Did you know that the continent, Africa, consists of 54 United Nations recognized countries, which doesn’t include the dependent territories or areas of special sovereignty? Lumping all the countries together under Africa is a bit misleading when it comes to adoption as each country has its own set of laws governing this process and some countries, like Ethiopia, have recently banned adoption altogether. While providing country-specific information will be too extensive for this article, I will guide you through the generalities to consider when adopting a child from Africa.
Hague Convention Impact
If you have started looking into international adoptions, you have probably heard about the Hague Convention. It convened in 1980 and was attended by countries all over the world. The intent of the agreement, which was signed by 100 countries, was to safeguard intercountry adoptions and ensure that the child’s best interests were given priority. Implementation of this meant an attempt to place the child with a family from his or her own country had to occur before matching the child with an international family. The agreement also theoretically streamlined and standardized the adoption process, though some would argue that the process guidelines have become so stringent, some countries are unable to adhere to them due to economic, political, or other reasons, which hampers the process. Another impact of the convention is transparency of fees, which means families will not be surprised or find themselves unable to pay.
While there are many countries that have signed this agreement, a lack of a signature doesn’t exclude you from being able to adopt from that country. It just means that the policies and process may be a bit different. By working with an experienced international adoption agency, adopting a child from Africa from a non-Hague agreeing county, will still be feasible and fulfilling once the process is complete.
The Process of International Adoptions
Once you have decided to adopt internationally, you must find an agency accredited by both the International Adoption Accreditation and Maintenance Entity (IAAME) and Hague to help you through the process. The IAAME is responsible for evaluating any adoption agency that wants to be accredited to guide people through international adoptions. The Hague accreditation refers to an agreement amongst 100 countries that provides guidelines as to how best to protect orphaned children through certain adoption processes deemed ethical. Even if you are adopting from a country that didn’t sign the Hague Agreement, you must still work with a Hague-accredited agency.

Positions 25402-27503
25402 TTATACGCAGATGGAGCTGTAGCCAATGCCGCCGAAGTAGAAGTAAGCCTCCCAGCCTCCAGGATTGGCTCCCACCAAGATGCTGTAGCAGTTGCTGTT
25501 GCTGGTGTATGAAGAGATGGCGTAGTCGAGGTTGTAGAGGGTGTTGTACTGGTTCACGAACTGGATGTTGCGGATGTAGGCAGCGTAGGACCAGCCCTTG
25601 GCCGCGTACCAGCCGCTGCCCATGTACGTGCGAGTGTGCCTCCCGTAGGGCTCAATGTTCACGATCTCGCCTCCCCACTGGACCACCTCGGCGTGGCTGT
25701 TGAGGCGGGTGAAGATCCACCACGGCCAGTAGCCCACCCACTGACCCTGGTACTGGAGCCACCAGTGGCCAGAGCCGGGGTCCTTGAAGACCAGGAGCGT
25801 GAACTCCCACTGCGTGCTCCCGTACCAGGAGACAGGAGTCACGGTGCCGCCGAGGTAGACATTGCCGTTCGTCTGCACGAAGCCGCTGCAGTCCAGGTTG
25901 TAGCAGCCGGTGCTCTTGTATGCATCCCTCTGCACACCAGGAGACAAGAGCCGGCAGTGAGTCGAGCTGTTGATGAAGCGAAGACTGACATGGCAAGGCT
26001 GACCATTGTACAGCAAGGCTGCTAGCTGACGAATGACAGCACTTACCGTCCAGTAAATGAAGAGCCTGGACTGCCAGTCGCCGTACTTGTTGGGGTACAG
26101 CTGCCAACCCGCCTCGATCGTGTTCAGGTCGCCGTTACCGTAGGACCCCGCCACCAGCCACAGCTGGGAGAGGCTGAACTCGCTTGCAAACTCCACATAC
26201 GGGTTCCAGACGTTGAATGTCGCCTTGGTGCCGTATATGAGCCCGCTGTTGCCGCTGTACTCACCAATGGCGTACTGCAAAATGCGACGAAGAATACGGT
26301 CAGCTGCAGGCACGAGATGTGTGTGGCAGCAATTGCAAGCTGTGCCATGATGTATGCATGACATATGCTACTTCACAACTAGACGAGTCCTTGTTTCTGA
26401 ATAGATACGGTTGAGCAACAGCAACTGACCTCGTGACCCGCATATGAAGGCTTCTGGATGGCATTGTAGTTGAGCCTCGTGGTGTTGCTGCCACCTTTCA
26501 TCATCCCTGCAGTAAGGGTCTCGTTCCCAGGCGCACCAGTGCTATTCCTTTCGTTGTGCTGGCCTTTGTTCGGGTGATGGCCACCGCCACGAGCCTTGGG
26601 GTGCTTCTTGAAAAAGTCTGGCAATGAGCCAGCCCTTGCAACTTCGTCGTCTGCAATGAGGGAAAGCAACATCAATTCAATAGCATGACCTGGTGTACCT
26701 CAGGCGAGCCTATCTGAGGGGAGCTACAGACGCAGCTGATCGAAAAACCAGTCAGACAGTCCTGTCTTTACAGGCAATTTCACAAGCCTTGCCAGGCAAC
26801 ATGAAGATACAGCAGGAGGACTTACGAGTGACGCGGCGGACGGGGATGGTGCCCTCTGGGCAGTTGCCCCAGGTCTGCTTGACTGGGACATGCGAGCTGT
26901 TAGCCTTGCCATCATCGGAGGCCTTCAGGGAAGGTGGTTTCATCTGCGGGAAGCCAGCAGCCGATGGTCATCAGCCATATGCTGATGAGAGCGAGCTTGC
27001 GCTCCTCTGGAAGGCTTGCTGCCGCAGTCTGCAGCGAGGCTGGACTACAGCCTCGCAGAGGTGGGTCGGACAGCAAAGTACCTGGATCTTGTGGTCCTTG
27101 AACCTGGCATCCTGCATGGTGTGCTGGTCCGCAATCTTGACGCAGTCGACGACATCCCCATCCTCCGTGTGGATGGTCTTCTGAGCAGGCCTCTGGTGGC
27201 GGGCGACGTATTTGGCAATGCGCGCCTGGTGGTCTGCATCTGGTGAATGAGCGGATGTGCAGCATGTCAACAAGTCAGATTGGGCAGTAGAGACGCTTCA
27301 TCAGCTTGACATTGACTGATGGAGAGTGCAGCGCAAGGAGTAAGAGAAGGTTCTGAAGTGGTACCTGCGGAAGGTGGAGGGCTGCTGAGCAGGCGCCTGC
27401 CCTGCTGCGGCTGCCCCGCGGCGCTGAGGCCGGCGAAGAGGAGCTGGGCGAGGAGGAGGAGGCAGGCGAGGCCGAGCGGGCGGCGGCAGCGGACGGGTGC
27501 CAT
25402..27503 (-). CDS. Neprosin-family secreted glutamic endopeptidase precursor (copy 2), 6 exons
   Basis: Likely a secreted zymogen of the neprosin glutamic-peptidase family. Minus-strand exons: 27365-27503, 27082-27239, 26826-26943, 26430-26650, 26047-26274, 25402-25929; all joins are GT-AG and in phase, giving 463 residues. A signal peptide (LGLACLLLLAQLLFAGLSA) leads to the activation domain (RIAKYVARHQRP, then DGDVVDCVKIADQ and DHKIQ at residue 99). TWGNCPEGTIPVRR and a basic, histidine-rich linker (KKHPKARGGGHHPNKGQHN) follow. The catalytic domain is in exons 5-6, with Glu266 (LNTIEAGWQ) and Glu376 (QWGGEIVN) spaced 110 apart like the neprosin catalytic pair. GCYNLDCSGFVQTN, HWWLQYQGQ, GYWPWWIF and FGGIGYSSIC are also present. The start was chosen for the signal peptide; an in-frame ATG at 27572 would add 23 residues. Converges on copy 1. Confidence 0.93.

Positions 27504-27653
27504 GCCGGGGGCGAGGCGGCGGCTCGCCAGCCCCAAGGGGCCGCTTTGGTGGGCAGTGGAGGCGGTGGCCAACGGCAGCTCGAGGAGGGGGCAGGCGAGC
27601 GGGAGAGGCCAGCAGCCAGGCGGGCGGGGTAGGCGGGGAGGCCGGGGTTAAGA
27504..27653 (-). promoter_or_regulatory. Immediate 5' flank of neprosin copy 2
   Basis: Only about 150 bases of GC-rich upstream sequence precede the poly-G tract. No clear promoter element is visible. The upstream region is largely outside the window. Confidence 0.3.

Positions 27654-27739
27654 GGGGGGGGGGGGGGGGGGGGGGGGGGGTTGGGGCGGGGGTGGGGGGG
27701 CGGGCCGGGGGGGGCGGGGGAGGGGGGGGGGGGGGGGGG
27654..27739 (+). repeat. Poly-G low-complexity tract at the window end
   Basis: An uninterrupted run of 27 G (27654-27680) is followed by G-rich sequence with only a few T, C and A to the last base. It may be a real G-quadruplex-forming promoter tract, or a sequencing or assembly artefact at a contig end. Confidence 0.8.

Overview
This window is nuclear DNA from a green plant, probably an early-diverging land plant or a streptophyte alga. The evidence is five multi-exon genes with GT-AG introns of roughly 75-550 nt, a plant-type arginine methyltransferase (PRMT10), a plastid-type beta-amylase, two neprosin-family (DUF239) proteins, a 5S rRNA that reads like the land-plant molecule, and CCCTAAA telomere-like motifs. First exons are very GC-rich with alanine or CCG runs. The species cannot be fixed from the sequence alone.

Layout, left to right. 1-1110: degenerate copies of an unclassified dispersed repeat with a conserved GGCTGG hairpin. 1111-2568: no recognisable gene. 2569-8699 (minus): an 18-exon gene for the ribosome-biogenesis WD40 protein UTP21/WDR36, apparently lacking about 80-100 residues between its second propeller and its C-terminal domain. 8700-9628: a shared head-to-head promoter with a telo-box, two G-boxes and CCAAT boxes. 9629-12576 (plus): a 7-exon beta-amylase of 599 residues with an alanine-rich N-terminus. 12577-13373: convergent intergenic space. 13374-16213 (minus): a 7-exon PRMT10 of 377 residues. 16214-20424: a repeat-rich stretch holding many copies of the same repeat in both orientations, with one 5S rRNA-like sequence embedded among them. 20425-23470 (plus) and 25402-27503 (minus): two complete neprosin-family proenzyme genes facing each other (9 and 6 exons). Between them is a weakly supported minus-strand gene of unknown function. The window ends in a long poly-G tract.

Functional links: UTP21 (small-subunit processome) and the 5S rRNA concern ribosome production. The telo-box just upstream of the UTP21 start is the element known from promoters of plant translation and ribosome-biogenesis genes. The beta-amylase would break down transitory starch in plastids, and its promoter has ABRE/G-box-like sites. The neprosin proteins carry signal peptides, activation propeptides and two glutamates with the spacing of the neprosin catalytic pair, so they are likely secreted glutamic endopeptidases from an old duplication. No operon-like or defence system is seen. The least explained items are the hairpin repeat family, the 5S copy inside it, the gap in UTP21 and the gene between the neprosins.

After doing your research to select an agency that is a good fit for you, you will submit paperwork that delves into nearly every aspect of your life from your marital status, employment, physical and mental health, relationships, and home safety to name a few. Once the paperwork is complete, a home study must take place during which a licensed professional will come into your home to evaluate whether a person or couple can be approved to adopt. Many people find home studies invasive, and perhaps they are. But the intent is to make sure the child is being placed in a home that will be a good fit for him or her and vice versa. The best interests of the child are the priority. In regards to international adoptions, you may have to work with two different agencies: one that is a child-placing agency and one that is the home study child-placing agency. Be sure to discuss this with your agency and do your homework on this issue as different countries abide by different rules in regards to who can do the home study.
Upon completion of your home study, you may be asked to obtain preapproval from the intended country you hope to adopt from. An I-600A form will be filled out for non-Hague approved countries, while an I-800A form is used for Hauge-approved countries. The report generated from the home study along with your preapproval forms will be sent to the United States and the country you plan to adopt from in order to confirm requirements from both countries have been met.
The next step to adopt a child from Africa is to be matched. This may be coordinated with your child-placing agency, the country’s adoption committee, or possibly during an in-country visit. Some countries require multiple visits to their country, and may even insist that you foster the child in their home country for a certain period of time before they can come to the United States. It is not unusual that the sending country will require that the child is eligible for adoption and is not a victim of child trafficking. While the whole process can take a long time, the health, safety, and best interests are at the heart of all these processes and paperwork. When everything is completed correctly, you will be able to rest assured that your energy can be put into building your new family.